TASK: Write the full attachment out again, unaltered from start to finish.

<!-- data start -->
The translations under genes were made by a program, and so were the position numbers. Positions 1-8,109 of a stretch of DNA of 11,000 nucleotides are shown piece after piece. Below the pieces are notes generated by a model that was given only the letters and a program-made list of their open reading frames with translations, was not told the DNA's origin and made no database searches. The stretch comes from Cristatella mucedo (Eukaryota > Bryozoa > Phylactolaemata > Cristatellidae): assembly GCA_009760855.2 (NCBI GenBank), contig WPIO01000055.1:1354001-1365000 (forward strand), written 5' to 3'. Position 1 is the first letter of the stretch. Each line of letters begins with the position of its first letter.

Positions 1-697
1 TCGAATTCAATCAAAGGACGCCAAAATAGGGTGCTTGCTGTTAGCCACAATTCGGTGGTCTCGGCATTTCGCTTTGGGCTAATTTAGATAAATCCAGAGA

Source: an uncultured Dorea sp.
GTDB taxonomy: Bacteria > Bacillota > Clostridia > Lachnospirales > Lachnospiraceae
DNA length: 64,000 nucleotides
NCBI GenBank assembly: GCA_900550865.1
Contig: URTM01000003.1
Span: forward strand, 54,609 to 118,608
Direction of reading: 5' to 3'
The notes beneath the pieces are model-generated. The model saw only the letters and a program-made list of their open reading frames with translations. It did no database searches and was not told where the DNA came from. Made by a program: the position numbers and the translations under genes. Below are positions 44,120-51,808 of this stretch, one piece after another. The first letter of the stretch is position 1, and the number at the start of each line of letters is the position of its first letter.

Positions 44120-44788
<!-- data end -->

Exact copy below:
The translations under genes were made by a program, and so were the position numbers. Positions 1-8,109 of a stretch of DNA of 11,000 nucleotides are shown piece after piece. Below the pieces are notes generated by a model that was given only the letters and a program-made list of their open reading frames with translations, was not told the DNA's origin and made no database searches. The stretch comes from Cristatella mucedo (Eukaryota > Bryozoa > Phylactolaemata > Cristatellidae): assembly GCA_009760855.2 (NCBI GenBank), contig WPIO01000055.1:1354001-1365000 (forward strand), written 5' to 3'. Position 1 is the first letter of the stretch. Each line of letters begins with the position of its first letter.

Positions 1-697
1 TCGAATTCAATCAAAGGACGCCAAAATAGGGTGCTTGCTGTTAGCCACAATTCGGTGGTCTCGGCATTTCGCTTTGGGCTAATTTAGATAAATCCAGAGA

Source: an uncultured Dorea sp.
GTDB taxonomy: Bacteria > Bacillota > Clostridia > Lachnospirales > Lachnospiraceae
DNA length: 64,000 nucleotides
NCBI GenBank assembly: GCA_900550865.1
Contig: URTM01000003.1
Span: forward strand, 54,609 to 118,608
Direction of reading: 5' to 3'
The notes beneath the pieces are model-generated. The model saw only the letters and a program-made list of their open reading frames with translations. It did no database searches and was not told where the DNA came from. Made by a program: the position numbers and the translations under genes. Below are positions 44,120-51,808 of this stretch, one piece after another. The first letter of the stretch is position 1, and the number at the start of each line of letters is the position of its first letter.

Positions 44120-44788